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Iraq still fighting ISIL, Abadi admits

Mina Aldroubi writes for The National:

Iraq's Prime Minister Haider Al Abadi admitted on Wednesday that the country is engaged in a fight against ISIL sleeper cells, a climbdown from repeated claims of the insurgents being defeated.

Mr Abadi declared victory over the terror group in December after security forces drove them out of the last pockets of territory under their control. But recent months have seen ISIL remnants carry out attacks in the north, killing dozens of civilians in an offensive that could disrupt elections in May.

Iraqi and American security officials have repeatedly warned that territory in the north could easily fall back into insurgent hands.

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Fifteen years after America’s invasion, Iraq is doing well

The Economist reports:

It is less than four years since the homicidal zealots of Islamic State (IS) stood on the doorstep of Baghdad, their black flag already fluttering over several other Iraqi cities. The jihadists triumphed, albeit temporarily, because disgruntled Sunnis, former Baathists and others who felt alienated by the rule of Nuri al-Maliki, the Shia prime minister, stood aside. The central government lost control over much of the country. The independence-minded Kurds in the north watched while Iraq fell apart—until IS turned on them, too.

Today things look very different. Iraq has defeated IS and avoided the wave of Shia-on-Sunni violence that many predicted would follow. The number of civilians killed each month in fighting is a fraction of what it was in 2014. The government in Baghdad saw off a premature Kurdish push for independence last year. Oil production is up and the state has money. The power of foreigners, including Iran and America, has diminished as Iraqi politicians have learnt how to play one off against the others. In six weeks Iraq will hold an election, affirming its status as the only Arab democracy east of Tunisia.

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Iraq will prevent militant Kurdish attacks on Turkey: PM Abadi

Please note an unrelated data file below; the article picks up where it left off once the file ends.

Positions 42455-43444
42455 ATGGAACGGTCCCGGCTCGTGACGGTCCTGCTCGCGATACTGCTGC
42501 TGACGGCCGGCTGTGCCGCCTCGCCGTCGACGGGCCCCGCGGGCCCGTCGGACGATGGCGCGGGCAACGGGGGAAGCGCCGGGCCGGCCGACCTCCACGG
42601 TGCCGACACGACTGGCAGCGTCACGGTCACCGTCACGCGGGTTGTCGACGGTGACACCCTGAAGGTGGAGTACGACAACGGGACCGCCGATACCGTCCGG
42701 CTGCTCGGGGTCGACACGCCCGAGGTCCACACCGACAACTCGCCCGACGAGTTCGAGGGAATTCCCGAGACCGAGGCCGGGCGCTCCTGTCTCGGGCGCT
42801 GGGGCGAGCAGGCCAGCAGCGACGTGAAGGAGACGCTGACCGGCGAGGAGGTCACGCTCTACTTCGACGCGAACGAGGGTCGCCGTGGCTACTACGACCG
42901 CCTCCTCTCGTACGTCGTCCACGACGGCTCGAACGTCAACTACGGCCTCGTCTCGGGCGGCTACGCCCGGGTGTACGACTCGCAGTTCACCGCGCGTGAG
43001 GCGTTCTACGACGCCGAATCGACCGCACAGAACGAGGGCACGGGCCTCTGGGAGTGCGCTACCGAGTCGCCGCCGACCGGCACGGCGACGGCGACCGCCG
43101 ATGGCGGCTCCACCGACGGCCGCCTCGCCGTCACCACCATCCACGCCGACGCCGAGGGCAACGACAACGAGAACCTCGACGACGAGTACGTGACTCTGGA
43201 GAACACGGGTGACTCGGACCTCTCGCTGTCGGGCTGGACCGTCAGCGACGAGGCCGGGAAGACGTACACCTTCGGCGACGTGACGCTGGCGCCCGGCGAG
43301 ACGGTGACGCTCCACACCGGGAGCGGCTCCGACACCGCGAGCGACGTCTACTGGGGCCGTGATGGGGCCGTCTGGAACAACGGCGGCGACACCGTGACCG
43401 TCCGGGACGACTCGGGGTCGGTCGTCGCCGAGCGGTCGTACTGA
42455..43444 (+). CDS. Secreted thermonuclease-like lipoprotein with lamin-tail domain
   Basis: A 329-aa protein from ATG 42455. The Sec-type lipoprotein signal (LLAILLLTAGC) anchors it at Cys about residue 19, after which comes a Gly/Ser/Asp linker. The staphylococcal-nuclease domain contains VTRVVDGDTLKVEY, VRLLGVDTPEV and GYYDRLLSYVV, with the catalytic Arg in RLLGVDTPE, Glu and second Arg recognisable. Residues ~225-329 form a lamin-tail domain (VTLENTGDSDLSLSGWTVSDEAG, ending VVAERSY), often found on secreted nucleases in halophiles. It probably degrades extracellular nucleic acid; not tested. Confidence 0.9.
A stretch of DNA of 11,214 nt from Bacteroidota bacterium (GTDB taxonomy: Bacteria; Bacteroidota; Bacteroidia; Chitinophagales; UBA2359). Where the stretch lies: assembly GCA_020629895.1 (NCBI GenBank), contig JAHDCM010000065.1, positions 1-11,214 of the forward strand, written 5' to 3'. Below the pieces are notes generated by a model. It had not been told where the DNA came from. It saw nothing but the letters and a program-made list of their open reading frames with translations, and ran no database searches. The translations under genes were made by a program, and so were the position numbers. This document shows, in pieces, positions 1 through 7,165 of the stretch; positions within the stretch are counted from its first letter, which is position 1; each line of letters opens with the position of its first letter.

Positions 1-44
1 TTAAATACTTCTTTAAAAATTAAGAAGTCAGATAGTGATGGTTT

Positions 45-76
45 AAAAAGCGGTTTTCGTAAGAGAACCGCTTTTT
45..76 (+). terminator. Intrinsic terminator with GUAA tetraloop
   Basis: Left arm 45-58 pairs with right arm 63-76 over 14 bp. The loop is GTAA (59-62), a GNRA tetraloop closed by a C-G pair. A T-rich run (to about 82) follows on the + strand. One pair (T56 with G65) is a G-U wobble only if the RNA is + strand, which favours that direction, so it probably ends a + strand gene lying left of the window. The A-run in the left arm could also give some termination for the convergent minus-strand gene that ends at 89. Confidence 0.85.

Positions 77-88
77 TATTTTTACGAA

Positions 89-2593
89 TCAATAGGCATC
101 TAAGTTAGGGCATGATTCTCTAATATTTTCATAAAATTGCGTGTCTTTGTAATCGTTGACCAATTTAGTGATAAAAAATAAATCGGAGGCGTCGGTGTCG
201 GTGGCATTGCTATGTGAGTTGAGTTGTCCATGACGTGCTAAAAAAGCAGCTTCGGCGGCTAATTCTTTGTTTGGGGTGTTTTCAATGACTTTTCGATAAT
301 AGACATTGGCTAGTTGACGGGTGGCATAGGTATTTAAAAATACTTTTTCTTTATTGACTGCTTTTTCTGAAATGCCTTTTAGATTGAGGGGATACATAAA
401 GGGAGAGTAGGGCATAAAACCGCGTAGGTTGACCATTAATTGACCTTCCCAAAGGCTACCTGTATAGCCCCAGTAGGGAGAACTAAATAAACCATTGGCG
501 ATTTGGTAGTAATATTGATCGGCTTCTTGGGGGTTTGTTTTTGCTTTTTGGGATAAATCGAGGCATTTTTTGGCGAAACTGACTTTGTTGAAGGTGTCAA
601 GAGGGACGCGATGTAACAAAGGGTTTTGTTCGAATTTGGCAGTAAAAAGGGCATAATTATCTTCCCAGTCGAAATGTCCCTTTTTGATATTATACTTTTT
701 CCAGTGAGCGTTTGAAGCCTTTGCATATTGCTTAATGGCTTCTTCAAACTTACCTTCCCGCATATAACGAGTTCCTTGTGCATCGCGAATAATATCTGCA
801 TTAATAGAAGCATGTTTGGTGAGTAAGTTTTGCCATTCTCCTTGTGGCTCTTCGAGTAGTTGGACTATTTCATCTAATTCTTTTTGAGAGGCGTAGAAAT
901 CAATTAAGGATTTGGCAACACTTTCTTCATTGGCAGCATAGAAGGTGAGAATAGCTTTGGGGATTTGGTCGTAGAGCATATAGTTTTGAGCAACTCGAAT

Reuters reports:

Iraqi armed forces will prevent Kurdish militants based in northern Iraq from staging cross-border attacks against Turkey, Iraqi Prime Minister Haider al-Abadi said on Tuesday.

Abadi’s pledge, made during a phone call with Turkish Prime Minister Binali Yildirim, came a day after Ankara threatened to intervene directly if the Iraqi operation against the militants based in the Sinjar region failed.

Turkey has long complained that fighters of the outlawed Kurdistan Workers Party (PKK) are being given free rein to operate out of Sinjar against Turkish targets.

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Iraq’s Basra gets business boost from football

AFP reports:

Earlier this month world governing body Fifa finally lifted its prohibition on Iraq hosting competitive internationals - sparking jubilation in the violence-wracked nation.

The news was especially welcome for businesses in Basra, one of three locations now allowed to stage the matches along with holy city Karbala and Kurdish capital Arbil.

The southern city lies at the heart of a key oil-producing region but it is now looking to kick start its tourism sector - and hoping football could help turn it into a winner.

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Militant threat haunts Iraq’s race to revive economy

Erika Solomon writes for Financial Times:

The gruelling, three-year battle to wrest Iraqi territory from ISIS is drawing to a close but a tougher challenge may have just begun: repairing a shattered economy.

Iraq has suffered waves of violence and insurgency since the 2003 US invasion, and politicians and businesses say the government’s ability to address joblessness and poverty, improve the poor delivery of services and tackle corruption will be critical to ensuring stability.

“Investment and security go together,” said Daoud al-Jumaili, head of the Iraqi National Business Council. “When we get the economy moving and combat unemployment, that is when people look to rebuild their lives instead of looking to fight.”